Pieter Hendriks was suspended for his foul-play role – albeit among many fist-wielders -- in the Boet Erasmus Stadium barney against minnows Canada, facilitating a fit-again Williams to slot back into the mix at the pivotal business end.

The returnee duly made one of the most sensational comebacks imaginable: dodging the frequently high, wild challenges of the earthy Samoans (they’d have kept then-absent official TMOs busy that day at Ellis Park), Williams revealed the very best in his splendid finishing powers to dot four tries in the 42-14 quarter-final romp.

A Bok individual record at the time, it stood for more than two years until Pieter Rossouw repeated the trick against France; several other quartet-scoring customers followed until Tonderai Chavhanga eclipsed them all with his six against Uruguay in 2005.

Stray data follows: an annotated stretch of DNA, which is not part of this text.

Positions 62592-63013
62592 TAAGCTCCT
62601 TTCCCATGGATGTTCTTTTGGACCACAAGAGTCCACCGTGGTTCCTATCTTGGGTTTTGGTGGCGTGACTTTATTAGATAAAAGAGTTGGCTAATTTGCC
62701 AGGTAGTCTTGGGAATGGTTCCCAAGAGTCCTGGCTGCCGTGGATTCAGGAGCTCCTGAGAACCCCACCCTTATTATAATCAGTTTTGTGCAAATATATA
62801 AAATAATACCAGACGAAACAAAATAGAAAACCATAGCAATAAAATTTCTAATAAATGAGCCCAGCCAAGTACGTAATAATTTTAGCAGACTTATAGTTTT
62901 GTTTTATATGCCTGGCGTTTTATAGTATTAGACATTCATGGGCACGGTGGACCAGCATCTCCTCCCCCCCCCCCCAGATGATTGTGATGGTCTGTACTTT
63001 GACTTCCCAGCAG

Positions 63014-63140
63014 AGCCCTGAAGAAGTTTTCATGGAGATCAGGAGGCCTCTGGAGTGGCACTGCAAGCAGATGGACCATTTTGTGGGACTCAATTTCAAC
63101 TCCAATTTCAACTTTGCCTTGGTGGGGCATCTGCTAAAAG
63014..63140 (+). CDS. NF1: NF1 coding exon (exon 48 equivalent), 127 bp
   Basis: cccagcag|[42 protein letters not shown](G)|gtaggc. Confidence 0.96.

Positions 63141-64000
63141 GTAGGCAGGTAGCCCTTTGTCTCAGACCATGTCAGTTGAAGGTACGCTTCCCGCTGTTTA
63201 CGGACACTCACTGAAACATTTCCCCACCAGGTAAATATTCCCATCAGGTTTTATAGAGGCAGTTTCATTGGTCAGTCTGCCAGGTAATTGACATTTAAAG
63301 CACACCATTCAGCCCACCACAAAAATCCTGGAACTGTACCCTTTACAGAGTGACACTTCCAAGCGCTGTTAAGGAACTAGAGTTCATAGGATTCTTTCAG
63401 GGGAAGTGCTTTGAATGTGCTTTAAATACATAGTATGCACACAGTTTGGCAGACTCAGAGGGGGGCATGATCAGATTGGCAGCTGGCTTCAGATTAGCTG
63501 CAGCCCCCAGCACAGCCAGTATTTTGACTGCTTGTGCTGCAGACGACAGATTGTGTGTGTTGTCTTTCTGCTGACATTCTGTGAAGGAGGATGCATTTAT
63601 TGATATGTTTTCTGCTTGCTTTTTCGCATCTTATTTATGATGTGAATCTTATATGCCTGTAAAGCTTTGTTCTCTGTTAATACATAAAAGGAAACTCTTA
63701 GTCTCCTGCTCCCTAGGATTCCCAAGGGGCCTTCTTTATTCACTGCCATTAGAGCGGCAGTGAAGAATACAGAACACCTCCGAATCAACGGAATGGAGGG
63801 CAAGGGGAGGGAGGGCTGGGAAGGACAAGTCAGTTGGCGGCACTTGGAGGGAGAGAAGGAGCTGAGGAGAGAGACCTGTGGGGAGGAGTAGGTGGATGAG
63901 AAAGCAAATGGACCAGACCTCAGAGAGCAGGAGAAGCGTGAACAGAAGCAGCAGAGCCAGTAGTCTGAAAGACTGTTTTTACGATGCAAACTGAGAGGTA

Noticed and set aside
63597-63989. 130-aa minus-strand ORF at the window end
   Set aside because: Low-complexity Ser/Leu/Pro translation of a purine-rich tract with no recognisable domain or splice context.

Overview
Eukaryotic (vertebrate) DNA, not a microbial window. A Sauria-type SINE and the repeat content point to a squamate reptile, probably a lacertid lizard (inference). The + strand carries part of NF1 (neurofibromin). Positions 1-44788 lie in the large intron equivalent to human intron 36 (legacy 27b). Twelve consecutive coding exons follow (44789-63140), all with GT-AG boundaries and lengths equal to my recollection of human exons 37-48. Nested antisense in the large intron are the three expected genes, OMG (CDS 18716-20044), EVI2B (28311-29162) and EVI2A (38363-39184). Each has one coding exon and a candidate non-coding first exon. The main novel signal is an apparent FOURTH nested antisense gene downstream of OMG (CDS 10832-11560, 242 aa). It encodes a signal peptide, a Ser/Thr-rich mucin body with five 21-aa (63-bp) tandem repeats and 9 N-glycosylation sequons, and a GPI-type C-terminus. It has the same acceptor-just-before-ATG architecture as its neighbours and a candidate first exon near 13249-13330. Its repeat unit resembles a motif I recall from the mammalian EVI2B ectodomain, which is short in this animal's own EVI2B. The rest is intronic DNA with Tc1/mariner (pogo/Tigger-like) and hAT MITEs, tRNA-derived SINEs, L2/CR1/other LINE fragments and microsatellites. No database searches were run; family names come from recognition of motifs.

But boy, was Chester back with a bang then … a phenomenon that would happily stay uninterrupted through the semi-final nail-biter against France (more like a water-polo tussle in Durban), and to the immortal, sun-baked showpiece against the All Blacks back in Johannesburg.

Its advent delayed, Williams – then a 24-year-old, and before serious knee injuries would significantly impede the back end of his international career – nevertheless blossomed into the face of the tournament, in so many goose-pimply respects.